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What’s Great about Grapefruit?

Studies confirm that by adding grapefruit or grapefruit juice to your daily diet, you can shed those unwanted pounds.

A 12-week pilot study, led by Dr. Ken Fujioka, monitored weight and metabolic factors of the 100 men and women who participated in the Scripps Clinic “Grapefruit Diet” study. On average, participants who ate half a grapefruit with each meal lost 3.6 pounds, while those who drank a serving of grapefruit juice three times a day lost 3.3 pounds. However, many patients in the study lost more than 10 pounds.

The most important active ingredient in grapefruit that helps us to lose weight is naringin, a flavonoid compound that gives grapefruit its characteristic bitter flavor and blocks the uptake of fatty acids into cells to prevent our bodies from effectively using carbohydrates.

But grapefruit confers so many more health benefits than its ability to help us shed pounds. “Grapefruit packs in lots of nutritional goodies, supplying a heaping dose of vitamin C, folic acid, and potassium — all of which protect your heart,” says Dr. Barry Sears in his book The Top 100 Zone Foods. “Pink grapefruit is relatively rich in anti-oxidants, and ruby red grapefruit provides an added bonus: lycopene, the phytochemical that helps prevent the ‘bad’ (LDL) cholesterol from oxidizing and damaging artery walls.”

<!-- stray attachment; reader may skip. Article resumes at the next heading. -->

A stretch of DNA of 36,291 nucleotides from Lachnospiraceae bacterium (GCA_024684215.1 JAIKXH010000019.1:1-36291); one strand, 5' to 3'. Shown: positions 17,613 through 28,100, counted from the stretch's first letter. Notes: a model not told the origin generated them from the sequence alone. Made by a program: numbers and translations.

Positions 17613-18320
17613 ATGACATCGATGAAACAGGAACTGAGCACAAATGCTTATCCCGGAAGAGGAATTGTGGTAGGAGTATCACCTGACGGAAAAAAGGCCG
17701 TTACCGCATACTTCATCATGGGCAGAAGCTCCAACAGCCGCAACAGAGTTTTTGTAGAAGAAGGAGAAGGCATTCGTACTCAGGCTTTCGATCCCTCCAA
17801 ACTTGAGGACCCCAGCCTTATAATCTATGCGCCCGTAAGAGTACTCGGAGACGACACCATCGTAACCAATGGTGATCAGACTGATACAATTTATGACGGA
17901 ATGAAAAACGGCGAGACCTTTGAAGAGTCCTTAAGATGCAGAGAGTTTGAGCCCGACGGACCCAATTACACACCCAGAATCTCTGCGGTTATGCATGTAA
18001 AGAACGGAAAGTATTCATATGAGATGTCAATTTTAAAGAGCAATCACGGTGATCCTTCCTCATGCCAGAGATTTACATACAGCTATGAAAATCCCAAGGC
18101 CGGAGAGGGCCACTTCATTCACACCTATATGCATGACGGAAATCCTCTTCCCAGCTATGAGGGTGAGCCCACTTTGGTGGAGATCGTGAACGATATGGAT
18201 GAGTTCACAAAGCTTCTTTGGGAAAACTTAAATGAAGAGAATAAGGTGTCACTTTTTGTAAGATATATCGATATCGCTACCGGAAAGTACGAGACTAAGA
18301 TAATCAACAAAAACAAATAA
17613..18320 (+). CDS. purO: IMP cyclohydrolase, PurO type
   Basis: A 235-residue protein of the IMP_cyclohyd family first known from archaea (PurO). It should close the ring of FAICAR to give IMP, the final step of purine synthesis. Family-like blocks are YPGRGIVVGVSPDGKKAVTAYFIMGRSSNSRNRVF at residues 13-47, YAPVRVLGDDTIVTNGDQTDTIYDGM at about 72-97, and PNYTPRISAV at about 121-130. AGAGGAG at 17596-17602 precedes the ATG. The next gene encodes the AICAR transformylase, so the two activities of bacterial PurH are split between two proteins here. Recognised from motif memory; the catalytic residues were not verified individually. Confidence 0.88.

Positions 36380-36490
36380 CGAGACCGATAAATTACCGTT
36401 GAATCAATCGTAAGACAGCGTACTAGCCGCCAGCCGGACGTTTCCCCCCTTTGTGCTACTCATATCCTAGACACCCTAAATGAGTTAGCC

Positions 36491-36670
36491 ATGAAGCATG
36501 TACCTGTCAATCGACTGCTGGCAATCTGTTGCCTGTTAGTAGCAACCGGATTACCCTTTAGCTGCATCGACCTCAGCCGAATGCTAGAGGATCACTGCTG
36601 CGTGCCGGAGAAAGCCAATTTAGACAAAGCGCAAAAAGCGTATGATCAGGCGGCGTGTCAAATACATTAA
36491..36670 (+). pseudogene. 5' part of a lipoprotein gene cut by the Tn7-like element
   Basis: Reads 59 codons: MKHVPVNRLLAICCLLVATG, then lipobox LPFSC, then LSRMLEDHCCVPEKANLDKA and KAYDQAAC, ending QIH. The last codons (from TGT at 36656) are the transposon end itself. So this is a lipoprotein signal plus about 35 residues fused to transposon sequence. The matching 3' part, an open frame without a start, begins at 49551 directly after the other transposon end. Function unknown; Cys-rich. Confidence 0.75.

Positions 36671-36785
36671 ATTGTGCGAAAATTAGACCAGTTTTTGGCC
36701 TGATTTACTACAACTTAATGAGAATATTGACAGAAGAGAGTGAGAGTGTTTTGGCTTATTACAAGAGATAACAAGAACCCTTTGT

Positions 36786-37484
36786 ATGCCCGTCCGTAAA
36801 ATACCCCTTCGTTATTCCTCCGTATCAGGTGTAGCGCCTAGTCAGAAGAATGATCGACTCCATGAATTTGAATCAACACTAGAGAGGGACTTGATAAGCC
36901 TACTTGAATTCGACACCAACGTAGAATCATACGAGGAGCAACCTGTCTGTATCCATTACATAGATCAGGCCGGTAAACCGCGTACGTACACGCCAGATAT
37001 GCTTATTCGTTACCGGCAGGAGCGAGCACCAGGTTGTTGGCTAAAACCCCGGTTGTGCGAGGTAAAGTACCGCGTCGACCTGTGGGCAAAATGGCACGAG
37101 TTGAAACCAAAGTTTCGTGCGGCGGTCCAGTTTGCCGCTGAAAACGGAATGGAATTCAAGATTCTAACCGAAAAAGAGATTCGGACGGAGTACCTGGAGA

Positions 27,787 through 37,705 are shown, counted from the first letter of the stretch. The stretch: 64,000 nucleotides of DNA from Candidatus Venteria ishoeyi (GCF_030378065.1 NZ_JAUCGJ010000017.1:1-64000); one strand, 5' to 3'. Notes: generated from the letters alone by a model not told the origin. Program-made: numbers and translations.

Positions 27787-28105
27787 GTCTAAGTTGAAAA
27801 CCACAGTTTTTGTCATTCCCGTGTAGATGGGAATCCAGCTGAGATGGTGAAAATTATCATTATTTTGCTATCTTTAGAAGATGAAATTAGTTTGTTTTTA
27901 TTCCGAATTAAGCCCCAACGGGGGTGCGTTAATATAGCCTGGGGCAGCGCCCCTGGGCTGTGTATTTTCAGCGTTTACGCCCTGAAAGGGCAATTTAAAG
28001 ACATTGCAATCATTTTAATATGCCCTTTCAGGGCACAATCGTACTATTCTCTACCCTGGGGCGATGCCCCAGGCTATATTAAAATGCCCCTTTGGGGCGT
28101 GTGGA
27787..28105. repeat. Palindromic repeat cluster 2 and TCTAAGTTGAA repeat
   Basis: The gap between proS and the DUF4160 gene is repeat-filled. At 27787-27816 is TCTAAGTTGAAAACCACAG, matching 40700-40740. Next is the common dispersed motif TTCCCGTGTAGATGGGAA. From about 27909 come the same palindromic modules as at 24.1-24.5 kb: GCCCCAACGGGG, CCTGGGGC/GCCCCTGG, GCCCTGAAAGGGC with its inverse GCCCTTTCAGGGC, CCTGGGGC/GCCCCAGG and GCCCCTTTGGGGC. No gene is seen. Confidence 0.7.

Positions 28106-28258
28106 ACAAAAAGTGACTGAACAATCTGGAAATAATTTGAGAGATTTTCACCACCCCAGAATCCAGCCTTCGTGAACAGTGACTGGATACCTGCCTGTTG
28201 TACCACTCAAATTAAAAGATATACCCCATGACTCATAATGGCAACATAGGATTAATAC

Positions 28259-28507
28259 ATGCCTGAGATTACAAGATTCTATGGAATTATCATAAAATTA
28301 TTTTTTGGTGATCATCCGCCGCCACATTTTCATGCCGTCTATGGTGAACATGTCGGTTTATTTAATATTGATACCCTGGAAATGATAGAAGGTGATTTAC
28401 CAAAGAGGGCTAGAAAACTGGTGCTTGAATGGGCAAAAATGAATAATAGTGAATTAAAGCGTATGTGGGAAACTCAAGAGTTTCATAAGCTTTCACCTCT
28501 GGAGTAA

As a powerful antioxidant, lycopene helps neutralize harmful free radicals, which are implicated in cancer, heart disease, macular degeneration and other age-related illnesses. The evidence for a benefit was strongest for cancers of the prostate, lung, and stomach. Data were also suggestive of a benefit for cancers of the pancreas, colon and rectum, esophagus, oral cavity, breast, and cervix.

In a Harvard study of more than 28,000 women, those with the highest blood lycopene levels were about half as likely to develop heart disease over five years as women with the lowest levels. Research also suggests that lycopene may aid blood pressure and bone health.

Grapefruit also contains pectin, a form of soluble fiber that has been shown in animal studies to slow down the progression of atherosclerosis. Pigs fed a high-cholesterol diet plus grapefruit pectin had 24 percent narrowing of their arteries, while pigs fed the high-cholesterol diet without grapefruit pectin had 45 percent narrowing.

In humans, drinking three 6-ounce glasses of grapefruit juice a day was shown to reduce the activity of an enzyme that activates cancer-causing chemicals found in tobacco smoke. In rats whose colons were injected with carcinogens, grapefruit and its isolated active compounds (apigenin, hesperidin, limonin, naringin, naringenin, nobiletin) not only increased the suicide (apoptosis) of cancer cells, but also the production of normal colon cells.
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